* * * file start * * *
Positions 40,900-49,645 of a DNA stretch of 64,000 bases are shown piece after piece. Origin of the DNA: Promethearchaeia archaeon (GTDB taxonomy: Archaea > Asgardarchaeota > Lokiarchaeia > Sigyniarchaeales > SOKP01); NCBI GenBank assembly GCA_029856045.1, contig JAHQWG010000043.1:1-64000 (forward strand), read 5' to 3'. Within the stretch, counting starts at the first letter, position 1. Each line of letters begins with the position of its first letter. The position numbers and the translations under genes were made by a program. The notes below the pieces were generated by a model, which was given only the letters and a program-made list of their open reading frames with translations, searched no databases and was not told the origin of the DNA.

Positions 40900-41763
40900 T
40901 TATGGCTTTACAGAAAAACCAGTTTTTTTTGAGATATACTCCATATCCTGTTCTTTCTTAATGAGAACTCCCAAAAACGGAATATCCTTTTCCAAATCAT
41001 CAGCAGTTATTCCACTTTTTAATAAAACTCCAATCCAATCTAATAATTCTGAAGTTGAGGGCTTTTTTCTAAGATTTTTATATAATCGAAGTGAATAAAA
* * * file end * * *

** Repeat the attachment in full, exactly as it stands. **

Positions 40,900-49,645 of a DNA stretch of 64,000 bases are shown piece after piece. Origin of the DNA: Promethearchaeia archaeon (GTDB taxonomy: Archaea > Asgardarchaeota > Lokiarchaeia > Sigyniarchaeales > SOKP01); NCBI GenBank assembly GCA_029856045.1, contig JAHQWG010000043.1:1-64000 (forward strand), read 5' to 3'. Within the stretch, counting starts at the first letter, position 1. Each line of letters begins with the position of its first letter. The position numbers and the translations under genes were made by a program. The notes below the pieces were generated by a model, which was given only the letters and a program-made list of their open reading frames with translations, searched no databases and was not told the origin of the DNA.

Positions 40900-41763
40900 T
40901 TATGGCTTTACAGAAAAACCAGTTTTTTTTGAGATATACTCCATATCCTGTTCTTTCTTAATGAGAACTCCCAAAAACGGAATATCCTTTTCCAAATCAT
41001 CAGCAGTTATTCCACTTTTTAATAAAACTCCAATCCAATCTAATAATTCTGAAGTTGAGGGCTTTTTTCTAAGATTTTTATATAATCGAAGTGAATAAAA